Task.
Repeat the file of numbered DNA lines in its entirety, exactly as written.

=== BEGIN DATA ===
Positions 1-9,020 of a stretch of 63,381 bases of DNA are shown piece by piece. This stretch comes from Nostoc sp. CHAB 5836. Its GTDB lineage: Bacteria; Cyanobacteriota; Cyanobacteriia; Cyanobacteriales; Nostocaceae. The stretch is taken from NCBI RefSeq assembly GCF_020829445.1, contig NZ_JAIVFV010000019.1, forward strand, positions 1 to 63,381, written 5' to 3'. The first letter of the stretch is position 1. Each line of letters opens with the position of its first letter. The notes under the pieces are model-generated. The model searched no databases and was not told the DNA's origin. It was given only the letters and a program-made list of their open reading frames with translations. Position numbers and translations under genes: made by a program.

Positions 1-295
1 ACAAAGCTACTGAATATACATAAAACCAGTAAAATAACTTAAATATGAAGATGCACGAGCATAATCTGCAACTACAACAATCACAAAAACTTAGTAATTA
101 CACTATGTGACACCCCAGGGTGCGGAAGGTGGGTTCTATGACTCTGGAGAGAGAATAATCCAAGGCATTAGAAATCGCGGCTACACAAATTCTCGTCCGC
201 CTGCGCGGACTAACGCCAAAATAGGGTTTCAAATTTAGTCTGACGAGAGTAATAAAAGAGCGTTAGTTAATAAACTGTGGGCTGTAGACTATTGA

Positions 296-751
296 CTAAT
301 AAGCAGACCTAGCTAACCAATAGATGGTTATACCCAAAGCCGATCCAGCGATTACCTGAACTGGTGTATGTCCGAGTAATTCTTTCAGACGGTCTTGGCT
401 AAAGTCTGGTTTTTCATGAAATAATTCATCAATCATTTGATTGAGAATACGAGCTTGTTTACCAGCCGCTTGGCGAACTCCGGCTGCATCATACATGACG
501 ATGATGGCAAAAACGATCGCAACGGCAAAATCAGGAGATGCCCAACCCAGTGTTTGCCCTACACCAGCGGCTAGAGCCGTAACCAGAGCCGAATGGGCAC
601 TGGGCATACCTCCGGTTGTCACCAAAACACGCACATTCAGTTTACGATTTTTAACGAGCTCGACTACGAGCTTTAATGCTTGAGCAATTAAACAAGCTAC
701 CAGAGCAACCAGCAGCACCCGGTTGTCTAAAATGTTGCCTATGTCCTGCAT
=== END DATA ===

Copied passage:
Positions 1-9,020 of a stretch of 63,381 bases of DNA are shown piece by piece. This stretch comes from Nostoc sp. CHAB 5836. Its GTDB lineage: Bacteria; Cyanobacteriota; Cyanobacteriia; Cyanobacteriales; Nostocaceae. The stretch is taken from NCBI RefSeq assembly GCF_020829445.1, contig NZ_JAIVFV010000019.1, forward strand, positions 1 to 63,381, written 5' to 3'. The first letter of the stretch is position 1. Each line of letters opens with the position of its first letter. The notes under the pieces are model-generated. The model searched no databases and was not told the DNA's origin. It was given only the letters and a program-made list of their open reading frames with translations. Position numbers and translations under genes: made by a program.

Positions 1-295
1 ACAAAGCTACTGAATATACATAAAACCAGTAAAATAACTTAAATATGAAGATGCACGAGCATAATCTGCAACTACAACAATCACAAAAACTTAGTAATTA
101 CACTATGTGACACCCCAGGGTGCGGAAGGTGGGTTCTATGACTCTGGAGAGAGAATAATCCAAGGCATTAGAAATCGCGGCTACACAAATTCTCGTCCGC
201 CTGCGCGGACTAACGCCAAAATAGGGTTTCAAATTTAGTCTGACGAGAGTAATAAAAGAGCGTTAGTTAATAAACTGTGGGCTGTAGACTATTGA

Positions 296-751
296 CTAAT
301 AAGCAGACCTAGCTAACCAATAGATGGTTATACCCAAAGCCGATCCAGCGATTACCTGAACTGGTGTATGTCCGAGTAATTCTTTCAGACGGTCTTGGCT
401 AAAGTCTGGTTTTTCATGAAATAATTCATCAATCATTTGATTGAGAATACGAGCTTGTTTACCAGCCGCTTGGCGAACTCCGGCTGCATCATACATGACG
501 ATGATGGCAAAAACGATCGCAACGGCAAAATCAGGAGATGCCCAACCCAGTGTTTGCCCTACACCAGCGGCTAGAGCCGTAACCAGAGCCGAATGGGCAC
601 TGGGCATACCTCCGGTTGTCACCAAAACACGCACATTCAGTTTACGATTTTTAACGAGCTCGACTACGAGCTTTAATGCTTGAGCAATTAAACAAGCTAC
701 CAGAGCAACCAGCAGCACCCGGTTGTCTAAAATGTTGCCTATGTCCTGCAT